Shaped by community - Reflections on 90 years of the Jewish Federation

By Ron Prehogan

Let me start by wishing the Jewish Federation of Ottawa a happy 90th birthday!  It is no small feat to have been in business that many years and most successfully so.  We are a strong and united community and should all feel very proud of our accomplishments over the years.  

I have been asked to write this column as a past chair of the Federation from 2005 to 2007.  In so doing, I will focus on why I decided to get involved and what I think was my greatest success.  

I decided to get involved with the Jewish community because I thought I might be able to make a difference.   My formative years as a teenager growing up in Montreal coincided both with the Six Day War in Israel and the Vietnam War which spawned the American “peace and love” movement.    When I graduated from high school, the yearbook theme song that I chose contained the lyrics “come on people now, smile on your brother, everybody get together, try to love one another right now”.   That being the core of my belief system, it only seemed natural years later that I would “put my money where my mouth was” and try to help my community in any way that I could.  

I remember one Shabbat afternoon in Jerusalem on a community mission being profoundly impacted by Avraham Infeld, the then President of Hillel – The Foundation for Jewish Campus Life.   He told our group that interactions between Jewish agencies needed to focus less on what divided us and more on our common mission which was the significant continuation of the Jewish people.   

I took Mr. Infeld’s remarks very much to heart as they inspired me to organize a two-day symposium of about 100 Ottawa Jewish community members in February 2007 focused on what we needed to do as a community to keep us going strong for decades to come.  The speakers were some of the most prominent Jewish world thought leaders including Avraham Infeld and they helped shape our discussions and decisions.  The symposium served to focus us as a community and resulted directly in the purchase of the Hillel House in Sandy Hill and the creation of a Jewish studies program at the University of Ottawa.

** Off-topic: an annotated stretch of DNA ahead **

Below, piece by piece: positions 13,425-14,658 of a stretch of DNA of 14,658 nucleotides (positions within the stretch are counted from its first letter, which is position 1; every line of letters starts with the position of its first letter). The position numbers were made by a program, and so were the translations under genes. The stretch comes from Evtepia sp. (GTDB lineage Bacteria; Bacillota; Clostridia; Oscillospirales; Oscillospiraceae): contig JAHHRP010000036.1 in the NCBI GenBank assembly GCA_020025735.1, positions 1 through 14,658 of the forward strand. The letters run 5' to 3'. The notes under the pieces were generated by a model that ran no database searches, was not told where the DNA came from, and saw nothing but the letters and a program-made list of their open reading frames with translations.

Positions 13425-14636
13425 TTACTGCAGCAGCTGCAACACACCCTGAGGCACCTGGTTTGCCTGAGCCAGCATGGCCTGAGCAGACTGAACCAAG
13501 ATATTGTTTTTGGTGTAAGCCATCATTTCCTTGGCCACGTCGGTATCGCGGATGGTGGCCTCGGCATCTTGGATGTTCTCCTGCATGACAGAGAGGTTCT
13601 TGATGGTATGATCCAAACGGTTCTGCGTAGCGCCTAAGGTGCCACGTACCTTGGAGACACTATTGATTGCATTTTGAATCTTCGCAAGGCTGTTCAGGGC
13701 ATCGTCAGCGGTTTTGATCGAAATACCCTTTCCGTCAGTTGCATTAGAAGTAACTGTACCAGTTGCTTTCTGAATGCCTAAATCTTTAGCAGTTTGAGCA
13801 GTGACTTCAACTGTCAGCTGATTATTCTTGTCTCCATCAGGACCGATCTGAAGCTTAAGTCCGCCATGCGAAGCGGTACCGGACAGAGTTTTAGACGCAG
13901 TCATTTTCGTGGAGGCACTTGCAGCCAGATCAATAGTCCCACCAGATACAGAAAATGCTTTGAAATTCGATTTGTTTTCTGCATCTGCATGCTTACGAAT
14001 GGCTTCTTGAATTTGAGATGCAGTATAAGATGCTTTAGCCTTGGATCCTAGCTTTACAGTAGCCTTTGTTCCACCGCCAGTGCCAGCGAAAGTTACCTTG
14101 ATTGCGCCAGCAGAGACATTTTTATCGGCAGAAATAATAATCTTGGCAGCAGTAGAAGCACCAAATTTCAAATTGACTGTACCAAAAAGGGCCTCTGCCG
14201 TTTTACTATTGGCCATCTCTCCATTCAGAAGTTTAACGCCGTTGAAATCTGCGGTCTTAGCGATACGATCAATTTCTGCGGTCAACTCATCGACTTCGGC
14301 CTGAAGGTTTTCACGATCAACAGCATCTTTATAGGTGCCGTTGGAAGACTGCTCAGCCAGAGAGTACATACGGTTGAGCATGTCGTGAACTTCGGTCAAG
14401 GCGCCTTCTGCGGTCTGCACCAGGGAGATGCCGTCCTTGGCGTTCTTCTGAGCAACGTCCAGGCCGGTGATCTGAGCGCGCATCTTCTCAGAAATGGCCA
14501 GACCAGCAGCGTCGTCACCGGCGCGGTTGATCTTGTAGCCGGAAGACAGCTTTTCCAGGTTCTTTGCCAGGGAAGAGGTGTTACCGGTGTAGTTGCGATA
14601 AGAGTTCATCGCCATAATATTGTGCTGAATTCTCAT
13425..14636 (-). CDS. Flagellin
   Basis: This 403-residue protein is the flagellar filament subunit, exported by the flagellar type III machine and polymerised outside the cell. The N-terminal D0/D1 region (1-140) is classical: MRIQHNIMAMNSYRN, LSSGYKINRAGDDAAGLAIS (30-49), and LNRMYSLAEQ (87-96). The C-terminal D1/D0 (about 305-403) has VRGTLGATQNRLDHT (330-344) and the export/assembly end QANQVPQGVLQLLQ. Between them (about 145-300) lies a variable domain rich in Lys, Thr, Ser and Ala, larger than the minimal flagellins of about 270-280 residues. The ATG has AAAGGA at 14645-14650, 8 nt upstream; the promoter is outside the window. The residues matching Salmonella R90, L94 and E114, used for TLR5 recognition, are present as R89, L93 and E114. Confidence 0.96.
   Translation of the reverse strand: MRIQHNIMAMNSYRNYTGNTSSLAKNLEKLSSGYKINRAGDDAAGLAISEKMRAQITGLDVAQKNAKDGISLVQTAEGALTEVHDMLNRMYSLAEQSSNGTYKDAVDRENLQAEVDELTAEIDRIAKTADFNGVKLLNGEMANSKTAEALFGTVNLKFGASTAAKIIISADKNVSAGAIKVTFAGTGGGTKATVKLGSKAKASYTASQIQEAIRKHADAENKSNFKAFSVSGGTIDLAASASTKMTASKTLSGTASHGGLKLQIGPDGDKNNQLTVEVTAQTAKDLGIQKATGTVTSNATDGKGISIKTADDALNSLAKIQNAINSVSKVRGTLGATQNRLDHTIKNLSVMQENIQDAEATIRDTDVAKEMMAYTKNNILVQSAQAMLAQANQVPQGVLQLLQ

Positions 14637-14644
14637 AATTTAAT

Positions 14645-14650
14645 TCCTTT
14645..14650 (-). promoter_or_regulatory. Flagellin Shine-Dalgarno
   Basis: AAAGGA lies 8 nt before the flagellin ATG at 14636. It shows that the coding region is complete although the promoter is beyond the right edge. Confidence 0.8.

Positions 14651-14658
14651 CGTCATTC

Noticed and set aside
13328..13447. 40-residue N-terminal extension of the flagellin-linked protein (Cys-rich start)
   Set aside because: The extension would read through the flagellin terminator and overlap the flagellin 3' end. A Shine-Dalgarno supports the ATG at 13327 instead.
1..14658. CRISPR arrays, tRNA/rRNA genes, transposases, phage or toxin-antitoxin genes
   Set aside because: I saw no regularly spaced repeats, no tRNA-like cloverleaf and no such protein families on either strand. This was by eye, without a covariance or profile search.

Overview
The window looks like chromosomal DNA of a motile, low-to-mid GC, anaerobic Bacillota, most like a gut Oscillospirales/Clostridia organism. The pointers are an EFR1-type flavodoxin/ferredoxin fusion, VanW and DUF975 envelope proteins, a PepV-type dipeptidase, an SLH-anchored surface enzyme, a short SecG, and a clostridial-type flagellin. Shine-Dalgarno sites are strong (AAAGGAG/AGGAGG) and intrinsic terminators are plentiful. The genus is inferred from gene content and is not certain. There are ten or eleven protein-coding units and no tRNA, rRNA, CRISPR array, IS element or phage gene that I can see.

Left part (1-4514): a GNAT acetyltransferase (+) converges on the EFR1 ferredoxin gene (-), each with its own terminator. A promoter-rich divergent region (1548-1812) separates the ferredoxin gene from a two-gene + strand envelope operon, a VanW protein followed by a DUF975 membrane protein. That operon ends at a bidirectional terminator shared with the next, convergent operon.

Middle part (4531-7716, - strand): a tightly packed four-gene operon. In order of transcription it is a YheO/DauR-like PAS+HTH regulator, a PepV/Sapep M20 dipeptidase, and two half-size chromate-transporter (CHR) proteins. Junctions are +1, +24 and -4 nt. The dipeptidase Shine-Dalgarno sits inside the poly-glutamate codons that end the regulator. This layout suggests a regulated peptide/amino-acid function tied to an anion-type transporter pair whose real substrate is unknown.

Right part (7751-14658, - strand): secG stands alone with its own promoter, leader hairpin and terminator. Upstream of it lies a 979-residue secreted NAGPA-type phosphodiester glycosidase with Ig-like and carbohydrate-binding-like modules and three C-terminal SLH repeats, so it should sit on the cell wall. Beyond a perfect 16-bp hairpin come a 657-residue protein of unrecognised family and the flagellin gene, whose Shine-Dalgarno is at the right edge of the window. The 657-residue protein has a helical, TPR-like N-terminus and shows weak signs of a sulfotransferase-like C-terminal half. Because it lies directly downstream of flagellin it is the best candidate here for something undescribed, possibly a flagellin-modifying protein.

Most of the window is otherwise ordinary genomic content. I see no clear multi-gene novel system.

As important to me as the community benefiting from my work was the benefit I received from the work I did for the community.  As a kid growing up in Montreal, I had about as secular an upbringing as could be.  The only things Jewish in my life were my Bar Mitzvah, being dragged to synagogue every year for the High Holidays, and Passover Seders with family friends.  That was it.

The summer after graduating from high school, I decided to spend my Bar Mitzvah money on an overseas trip with some friends.  We narrowed down our choices to an ashram in India and a kibbutz in Israel.  It was such a tough decision that the only way we could decide was by flipping a coin.  As fate would have it, the coin flip resulted in us going to work on a kibbutz in Israel.  Little did I know that that experience would forever shape the direction of my life.  I returned home that summer as a deeply proud Jew for some reason I could not even begin to understand.

Subsequently marrying Avalee, moving to Ottawa, involving myself in the Jewish community, and having mentors like Rabbi Reuven Bulka, of blessed memory, and Sol Shinder were the keys to my lifelong Jewish discovery.   I learned that to be a part of the Jewish people is to be an heir to one of the greatest traditions of faith, morality, community, and individual living the world has ever known. 

We are now living in the most challenging times for the Jewish people any of us has ever experienced.  Things may well get worse before they get better.   The worldwide Jewish community appears to have been asleep at the switch while others were plotting against us, but we are waking up now and will come together as we always have.   Am Israel Chai!